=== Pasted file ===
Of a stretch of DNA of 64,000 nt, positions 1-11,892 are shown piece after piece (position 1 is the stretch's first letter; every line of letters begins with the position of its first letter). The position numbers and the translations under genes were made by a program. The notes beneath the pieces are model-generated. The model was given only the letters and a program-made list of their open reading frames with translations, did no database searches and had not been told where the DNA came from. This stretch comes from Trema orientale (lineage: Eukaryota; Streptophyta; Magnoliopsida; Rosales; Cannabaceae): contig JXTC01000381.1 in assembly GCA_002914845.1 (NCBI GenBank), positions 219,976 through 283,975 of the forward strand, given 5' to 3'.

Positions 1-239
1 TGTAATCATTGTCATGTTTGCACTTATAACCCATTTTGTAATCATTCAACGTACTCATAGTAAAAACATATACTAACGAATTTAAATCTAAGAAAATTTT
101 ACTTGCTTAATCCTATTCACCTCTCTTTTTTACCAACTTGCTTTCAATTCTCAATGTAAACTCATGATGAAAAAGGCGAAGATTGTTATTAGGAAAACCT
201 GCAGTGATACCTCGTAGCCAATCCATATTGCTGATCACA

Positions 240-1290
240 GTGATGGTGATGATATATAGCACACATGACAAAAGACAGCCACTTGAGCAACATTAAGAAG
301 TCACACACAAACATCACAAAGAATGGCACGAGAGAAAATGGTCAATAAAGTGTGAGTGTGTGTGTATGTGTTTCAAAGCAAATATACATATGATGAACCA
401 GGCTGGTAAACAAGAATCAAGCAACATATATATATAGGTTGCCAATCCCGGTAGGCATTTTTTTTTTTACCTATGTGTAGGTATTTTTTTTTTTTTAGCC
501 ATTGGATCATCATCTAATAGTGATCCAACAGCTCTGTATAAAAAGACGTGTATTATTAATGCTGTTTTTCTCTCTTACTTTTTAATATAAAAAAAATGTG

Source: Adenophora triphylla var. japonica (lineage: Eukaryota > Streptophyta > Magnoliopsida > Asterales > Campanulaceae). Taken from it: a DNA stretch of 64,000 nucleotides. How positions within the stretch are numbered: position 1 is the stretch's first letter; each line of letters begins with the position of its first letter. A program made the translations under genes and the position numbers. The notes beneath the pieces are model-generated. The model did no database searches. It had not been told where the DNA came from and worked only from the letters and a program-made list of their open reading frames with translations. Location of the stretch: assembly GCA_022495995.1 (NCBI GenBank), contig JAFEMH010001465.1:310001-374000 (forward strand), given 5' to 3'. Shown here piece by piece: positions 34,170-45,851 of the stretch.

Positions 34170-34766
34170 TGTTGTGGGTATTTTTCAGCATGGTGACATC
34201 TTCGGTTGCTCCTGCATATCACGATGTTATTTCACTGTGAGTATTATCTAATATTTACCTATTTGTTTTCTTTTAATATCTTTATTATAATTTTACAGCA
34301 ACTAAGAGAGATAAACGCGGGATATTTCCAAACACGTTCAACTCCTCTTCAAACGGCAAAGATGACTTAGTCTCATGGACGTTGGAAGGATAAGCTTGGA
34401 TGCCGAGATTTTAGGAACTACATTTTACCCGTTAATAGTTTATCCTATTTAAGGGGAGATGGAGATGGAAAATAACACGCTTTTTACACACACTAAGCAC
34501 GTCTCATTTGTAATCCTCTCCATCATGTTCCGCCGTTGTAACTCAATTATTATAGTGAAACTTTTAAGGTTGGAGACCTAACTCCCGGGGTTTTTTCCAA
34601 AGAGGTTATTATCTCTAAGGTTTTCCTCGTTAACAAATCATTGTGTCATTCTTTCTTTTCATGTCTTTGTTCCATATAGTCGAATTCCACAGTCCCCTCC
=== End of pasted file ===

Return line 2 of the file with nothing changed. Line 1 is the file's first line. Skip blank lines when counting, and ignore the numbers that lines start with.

Positions 1-239